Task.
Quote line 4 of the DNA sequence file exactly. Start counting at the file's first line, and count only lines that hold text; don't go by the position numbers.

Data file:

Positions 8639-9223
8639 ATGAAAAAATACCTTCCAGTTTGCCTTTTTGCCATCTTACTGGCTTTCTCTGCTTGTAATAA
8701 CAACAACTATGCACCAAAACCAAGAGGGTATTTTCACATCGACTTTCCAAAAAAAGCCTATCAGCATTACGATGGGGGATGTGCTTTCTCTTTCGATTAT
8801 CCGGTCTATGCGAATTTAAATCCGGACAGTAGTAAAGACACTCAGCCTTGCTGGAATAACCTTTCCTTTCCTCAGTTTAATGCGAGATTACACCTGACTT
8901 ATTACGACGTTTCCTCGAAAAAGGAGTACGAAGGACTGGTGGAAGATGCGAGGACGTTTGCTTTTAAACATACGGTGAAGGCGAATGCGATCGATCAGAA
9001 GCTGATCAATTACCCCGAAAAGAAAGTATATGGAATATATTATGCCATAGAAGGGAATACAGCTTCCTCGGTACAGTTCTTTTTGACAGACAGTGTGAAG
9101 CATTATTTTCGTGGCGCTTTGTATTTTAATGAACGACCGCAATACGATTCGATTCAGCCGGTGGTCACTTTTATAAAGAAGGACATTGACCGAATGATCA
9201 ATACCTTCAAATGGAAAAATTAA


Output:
8801 CCGGTCTATGCGAATTTAAATCCGGACAGTAGTAAAGACACTCAGCCTTGCTGGAATAACCTTTCCTTTCCTCAGTTTAATGCGAGATTACACCTGACTT